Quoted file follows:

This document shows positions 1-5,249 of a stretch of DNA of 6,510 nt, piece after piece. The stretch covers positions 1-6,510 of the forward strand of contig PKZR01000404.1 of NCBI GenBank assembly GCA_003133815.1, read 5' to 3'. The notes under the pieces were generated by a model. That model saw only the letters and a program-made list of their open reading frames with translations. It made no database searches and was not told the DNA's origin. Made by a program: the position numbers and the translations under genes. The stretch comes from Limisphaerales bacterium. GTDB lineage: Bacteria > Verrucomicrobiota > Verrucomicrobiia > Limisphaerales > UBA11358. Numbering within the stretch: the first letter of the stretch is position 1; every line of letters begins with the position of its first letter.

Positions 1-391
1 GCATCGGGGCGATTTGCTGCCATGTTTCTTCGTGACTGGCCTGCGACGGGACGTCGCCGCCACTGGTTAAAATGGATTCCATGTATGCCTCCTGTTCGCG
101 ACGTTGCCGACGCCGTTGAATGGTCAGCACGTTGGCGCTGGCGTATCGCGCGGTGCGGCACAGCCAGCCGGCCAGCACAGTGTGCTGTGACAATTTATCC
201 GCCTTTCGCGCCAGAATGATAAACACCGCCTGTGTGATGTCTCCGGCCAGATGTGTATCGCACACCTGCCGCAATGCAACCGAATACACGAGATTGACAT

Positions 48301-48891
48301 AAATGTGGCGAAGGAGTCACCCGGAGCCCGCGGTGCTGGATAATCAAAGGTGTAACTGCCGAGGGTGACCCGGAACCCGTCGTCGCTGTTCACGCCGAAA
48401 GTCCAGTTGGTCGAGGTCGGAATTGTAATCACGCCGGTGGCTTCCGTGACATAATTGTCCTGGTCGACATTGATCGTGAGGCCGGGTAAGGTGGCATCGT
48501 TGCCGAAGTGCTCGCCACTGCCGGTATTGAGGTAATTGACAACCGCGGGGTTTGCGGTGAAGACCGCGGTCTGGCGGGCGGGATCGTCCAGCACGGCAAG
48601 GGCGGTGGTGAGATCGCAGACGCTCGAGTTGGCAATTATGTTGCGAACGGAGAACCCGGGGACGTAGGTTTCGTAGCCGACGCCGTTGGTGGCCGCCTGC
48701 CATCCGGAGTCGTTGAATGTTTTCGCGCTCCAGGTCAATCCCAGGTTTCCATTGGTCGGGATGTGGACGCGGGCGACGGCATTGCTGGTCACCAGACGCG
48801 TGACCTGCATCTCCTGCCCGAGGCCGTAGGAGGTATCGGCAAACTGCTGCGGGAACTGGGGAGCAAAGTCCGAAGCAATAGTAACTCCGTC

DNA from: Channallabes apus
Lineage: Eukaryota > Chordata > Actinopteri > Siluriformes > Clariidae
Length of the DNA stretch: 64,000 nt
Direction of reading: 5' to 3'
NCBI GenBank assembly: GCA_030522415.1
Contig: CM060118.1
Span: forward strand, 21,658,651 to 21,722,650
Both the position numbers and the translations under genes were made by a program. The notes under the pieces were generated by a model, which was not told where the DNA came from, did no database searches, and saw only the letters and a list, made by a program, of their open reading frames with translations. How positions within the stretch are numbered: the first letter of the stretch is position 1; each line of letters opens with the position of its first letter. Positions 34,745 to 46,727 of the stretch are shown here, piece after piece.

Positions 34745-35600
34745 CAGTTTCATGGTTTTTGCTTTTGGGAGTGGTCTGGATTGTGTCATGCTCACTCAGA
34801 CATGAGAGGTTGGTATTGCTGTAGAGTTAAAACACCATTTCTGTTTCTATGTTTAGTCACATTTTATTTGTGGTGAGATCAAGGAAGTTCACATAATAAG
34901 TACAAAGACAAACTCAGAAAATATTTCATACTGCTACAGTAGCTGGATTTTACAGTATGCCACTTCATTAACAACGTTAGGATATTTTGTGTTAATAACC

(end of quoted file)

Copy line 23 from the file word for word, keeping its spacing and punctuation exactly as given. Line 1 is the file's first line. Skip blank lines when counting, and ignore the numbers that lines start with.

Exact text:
34801 CATGAGAGGTTGGTATTGCTGTAGAGTTAAAACACCATTTCTGTTTCTATGTTTAGTCACATTTTATTTGTGGTGAGATCAAGGAAGTTCACATAATAAG